Stop micromanaging your code

This rant is about a bad habit some developers pick up and seem to have a hard time ditching again… even after gaining lots of experience.

I guess it is to be expected. After having been burned one too many times by missing error handling, in the software they work on, they become overprotective. But it often overcomplicates the code and leave room (extra lines of code) to place “a fix”, where “the fix” does not belong. Of course, there are plenty of gray areas, murky waters and personal opinions of … exactly where to slice the cake.

The “empty list” is a great example of overprotective code.

// PHP
function executeActions($actions) {
  if (is_empty($actions)) {
    return;
  }
  else {
    foreach ($actions as $action) {
      execute($action);
    }
  }
}

Clojure equivalent:

(defn execute-actions
  [actions]
  (when-not (empty? actions)
    (doseq [action actions]
      (execute action))))

But it could be even worse 😅

// PHP
function executeActions($actions) {
  if (is_empty($actions)) {
    throw new Exception("Actions cannot be empty");
  }
  else {
    foreach ($actions as $action) {
      execute($action);
    }
  }
}

Clojure equivalent:

(defn execute-actions
  [actions]
  (if (empty? actions)
    (throw (ex-info "Actions cannot be empty"))
    (doseq [action actions]
      (execute action))))

To fully understand the implications this code introduces, you have to put yourself in the shoes of whoever calls executeActions. Picture how the code will look on their end. The caller will need to know that empty lists are not accepted (which I don’t think a type system can nor should protect you from):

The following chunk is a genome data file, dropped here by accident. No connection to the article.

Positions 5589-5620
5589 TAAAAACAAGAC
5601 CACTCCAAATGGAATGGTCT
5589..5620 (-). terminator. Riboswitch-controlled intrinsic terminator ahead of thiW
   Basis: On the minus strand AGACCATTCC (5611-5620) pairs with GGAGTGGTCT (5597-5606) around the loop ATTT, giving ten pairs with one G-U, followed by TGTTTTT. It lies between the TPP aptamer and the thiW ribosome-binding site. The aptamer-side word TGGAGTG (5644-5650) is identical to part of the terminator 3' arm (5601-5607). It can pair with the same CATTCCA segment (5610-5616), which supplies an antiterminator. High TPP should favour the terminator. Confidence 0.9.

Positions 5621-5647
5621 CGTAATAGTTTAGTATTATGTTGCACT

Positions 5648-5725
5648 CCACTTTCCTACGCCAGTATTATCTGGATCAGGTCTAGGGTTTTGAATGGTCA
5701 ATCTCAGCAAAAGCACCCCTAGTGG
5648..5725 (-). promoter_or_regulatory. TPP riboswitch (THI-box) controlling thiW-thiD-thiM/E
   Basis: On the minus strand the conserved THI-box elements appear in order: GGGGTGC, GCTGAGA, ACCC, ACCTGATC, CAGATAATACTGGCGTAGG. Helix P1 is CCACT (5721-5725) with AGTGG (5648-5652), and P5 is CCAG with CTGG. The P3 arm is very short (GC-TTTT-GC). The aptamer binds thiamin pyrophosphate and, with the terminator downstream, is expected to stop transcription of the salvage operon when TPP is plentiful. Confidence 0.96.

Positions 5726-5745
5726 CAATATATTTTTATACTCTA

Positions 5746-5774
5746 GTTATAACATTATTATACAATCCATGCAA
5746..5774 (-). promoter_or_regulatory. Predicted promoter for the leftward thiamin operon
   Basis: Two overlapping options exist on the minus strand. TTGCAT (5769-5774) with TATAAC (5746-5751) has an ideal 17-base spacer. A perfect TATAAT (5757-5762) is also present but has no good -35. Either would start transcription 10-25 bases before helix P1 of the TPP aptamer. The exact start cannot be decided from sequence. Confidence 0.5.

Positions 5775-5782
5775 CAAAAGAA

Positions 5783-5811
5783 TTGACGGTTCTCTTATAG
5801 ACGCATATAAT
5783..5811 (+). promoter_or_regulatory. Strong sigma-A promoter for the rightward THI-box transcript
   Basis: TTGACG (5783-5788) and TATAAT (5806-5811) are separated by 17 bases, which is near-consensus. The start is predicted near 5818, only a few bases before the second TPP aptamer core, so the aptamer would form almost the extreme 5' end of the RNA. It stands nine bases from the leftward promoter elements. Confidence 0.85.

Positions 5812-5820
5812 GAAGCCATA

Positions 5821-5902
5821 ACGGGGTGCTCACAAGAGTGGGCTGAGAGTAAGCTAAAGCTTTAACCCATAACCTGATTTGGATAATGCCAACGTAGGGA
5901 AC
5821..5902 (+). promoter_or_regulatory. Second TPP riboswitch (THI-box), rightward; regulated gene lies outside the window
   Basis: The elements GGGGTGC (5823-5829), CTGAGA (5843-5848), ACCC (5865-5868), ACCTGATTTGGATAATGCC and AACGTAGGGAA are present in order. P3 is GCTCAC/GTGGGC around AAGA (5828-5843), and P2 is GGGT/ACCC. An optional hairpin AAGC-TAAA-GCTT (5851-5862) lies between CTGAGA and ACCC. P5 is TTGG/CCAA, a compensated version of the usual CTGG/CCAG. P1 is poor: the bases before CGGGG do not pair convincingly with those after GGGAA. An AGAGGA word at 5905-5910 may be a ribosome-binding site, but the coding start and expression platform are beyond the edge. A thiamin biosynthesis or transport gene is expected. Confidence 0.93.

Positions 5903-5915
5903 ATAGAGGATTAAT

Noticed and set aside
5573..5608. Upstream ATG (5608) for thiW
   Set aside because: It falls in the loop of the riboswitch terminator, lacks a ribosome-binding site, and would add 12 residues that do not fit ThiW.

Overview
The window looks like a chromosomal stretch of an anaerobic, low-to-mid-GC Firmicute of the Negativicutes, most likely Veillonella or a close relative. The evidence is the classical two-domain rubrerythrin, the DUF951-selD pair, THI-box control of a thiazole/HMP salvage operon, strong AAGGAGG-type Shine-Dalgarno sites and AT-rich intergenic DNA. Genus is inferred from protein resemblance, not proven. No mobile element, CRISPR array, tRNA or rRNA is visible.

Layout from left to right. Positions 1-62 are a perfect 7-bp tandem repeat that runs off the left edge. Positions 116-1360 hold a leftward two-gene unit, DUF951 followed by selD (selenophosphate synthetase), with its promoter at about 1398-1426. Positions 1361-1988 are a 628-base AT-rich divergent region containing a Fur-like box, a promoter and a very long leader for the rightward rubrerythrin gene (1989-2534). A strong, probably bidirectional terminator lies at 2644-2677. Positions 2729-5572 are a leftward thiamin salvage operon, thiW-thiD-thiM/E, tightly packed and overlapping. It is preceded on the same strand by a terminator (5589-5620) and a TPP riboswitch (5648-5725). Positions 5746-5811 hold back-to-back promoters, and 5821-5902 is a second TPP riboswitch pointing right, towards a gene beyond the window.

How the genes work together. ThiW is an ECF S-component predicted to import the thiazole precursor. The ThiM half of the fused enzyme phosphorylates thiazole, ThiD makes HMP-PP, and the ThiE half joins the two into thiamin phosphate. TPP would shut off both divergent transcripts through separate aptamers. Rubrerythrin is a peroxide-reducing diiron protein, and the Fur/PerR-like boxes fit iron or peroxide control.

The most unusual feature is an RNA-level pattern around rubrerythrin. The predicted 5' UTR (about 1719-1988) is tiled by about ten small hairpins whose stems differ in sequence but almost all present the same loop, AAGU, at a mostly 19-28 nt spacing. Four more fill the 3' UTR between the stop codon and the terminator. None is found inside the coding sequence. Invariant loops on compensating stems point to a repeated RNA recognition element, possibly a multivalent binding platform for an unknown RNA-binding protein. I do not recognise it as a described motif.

// PHP
$actions = generateActions();

if (! is_empty($actions)) {
  executeActions($actions);
}

Clojure equivalent:

(let [actions (generate-actions)]
  (when-not (empty? actions)
    (execute-actions actions)))

Often the special case pictured above is avoidable for both caller and callee of the function. I would argue that the following code is much simpler to reason about:

// PHP
function executeActions($actions) {
  foreach ($actions as $action) {
    execute($action);
  }
}

...

$actions = generateActions();

executeActions($actions);

Clojure equivalent:

(defn execute-actions
  [actions]
  (doseq [action actions]
    (execute action)))

...

(let [actions (generate-actions)]
  (execute-actions actions))

Usually, it will not hurt looping over an empty list. When it does hurt, consider if error handling has been placed correctly.

💡 Hint: Checking for empty lists should often have been done much earlier than right before the loop (fail early).

Considering “empty lists” as an error, usually falls in the category of “business errors”. Postponing the “empty check” until right before the loop, can be a sign that business logic is placed wrongly (too late).

I urge you to think twice when you are tempted to a do an “empty check”. Stop micromanaging your code - learn to let go.